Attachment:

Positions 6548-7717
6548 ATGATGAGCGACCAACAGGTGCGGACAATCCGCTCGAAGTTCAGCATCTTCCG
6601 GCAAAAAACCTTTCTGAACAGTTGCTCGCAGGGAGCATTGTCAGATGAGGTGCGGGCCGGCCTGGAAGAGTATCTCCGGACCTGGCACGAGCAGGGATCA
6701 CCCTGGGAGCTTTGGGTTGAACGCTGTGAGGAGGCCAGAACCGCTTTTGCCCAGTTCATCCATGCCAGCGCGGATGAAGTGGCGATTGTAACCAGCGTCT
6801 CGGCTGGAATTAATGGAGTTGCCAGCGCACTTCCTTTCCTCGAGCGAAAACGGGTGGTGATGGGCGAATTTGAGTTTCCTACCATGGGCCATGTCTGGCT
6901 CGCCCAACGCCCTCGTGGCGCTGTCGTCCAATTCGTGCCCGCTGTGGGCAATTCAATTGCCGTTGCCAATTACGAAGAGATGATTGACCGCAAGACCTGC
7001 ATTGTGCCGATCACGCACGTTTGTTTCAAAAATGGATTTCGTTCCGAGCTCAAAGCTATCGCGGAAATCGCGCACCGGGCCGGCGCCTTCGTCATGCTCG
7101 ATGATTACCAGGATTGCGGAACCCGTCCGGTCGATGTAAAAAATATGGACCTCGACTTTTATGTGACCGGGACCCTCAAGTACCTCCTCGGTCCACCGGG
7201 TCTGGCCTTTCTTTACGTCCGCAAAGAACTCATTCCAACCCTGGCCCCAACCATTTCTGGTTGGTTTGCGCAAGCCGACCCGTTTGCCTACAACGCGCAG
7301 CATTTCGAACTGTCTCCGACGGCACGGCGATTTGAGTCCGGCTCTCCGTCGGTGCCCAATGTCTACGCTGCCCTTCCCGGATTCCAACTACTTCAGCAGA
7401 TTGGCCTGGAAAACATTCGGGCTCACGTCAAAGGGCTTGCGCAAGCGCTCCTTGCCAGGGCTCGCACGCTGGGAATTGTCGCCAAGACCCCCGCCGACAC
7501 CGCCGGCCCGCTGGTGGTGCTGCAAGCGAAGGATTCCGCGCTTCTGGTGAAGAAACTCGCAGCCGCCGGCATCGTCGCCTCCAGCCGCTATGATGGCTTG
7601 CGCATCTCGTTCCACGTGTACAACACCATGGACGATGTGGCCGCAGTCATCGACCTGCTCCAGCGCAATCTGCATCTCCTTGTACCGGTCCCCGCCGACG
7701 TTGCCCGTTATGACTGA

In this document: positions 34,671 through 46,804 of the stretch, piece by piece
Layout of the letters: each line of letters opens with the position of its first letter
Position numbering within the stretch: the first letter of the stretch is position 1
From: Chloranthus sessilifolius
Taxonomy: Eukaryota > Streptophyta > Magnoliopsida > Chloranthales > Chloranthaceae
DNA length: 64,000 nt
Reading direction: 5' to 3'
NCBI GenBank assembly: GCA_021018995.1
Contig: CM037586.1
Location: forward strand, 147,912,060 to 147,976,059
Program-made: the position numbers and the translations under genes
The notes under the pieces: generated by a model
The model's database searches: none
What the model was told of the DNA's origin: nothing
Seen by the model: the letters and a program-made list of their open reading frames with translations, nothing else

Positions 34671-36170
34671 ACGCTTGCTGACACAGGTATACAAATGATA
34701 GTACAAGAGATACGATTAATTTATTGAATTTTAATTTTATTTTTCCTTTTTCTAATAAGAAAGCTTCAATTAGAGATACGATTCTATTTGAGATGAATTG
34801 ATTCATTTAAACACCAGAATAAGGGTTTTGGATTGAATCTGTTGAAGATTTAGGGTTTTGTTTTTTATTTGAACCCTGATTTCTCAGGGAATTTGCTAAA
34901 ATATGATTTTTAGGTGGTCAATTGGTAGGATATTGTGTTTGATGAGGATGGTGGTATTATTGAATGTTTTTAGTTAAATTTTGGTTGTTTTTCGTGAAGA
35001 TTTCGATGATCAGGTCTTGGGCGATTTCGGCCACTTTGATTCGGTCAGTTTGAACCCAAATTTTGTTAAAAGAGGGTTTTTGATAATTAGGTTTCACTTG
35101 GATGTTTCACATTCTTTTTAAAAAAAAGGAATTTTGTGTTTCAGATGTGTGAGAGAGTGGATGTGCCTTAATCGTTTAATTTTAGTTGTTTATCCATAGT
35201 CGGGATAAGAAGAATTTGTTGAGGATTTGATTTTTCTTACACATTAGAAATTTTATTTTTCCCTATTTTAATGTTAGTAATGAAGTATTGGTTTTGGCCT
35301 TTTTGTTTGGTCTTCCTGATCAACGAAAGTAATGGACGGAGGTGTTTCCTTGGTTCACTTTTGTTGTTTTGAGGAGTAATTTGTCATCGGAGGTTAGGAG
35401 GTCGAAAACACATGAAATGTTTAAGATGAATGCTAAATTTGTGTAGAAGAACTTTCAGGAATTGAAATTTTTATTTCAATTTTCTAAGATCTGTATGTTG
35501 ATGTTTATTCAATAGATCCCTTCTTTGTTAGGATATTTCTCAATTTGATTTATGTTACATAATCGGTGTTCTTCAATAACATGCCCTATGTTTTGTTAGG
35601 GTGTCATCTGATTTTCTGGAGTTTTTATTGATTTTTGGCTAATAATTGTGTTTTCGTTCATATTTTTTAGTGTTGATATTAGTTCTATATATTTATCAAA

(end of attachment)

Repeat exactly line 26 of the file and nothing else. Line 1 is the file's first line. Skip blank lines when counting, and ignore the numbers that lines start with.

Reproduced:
The notes under the pieces: generated by a model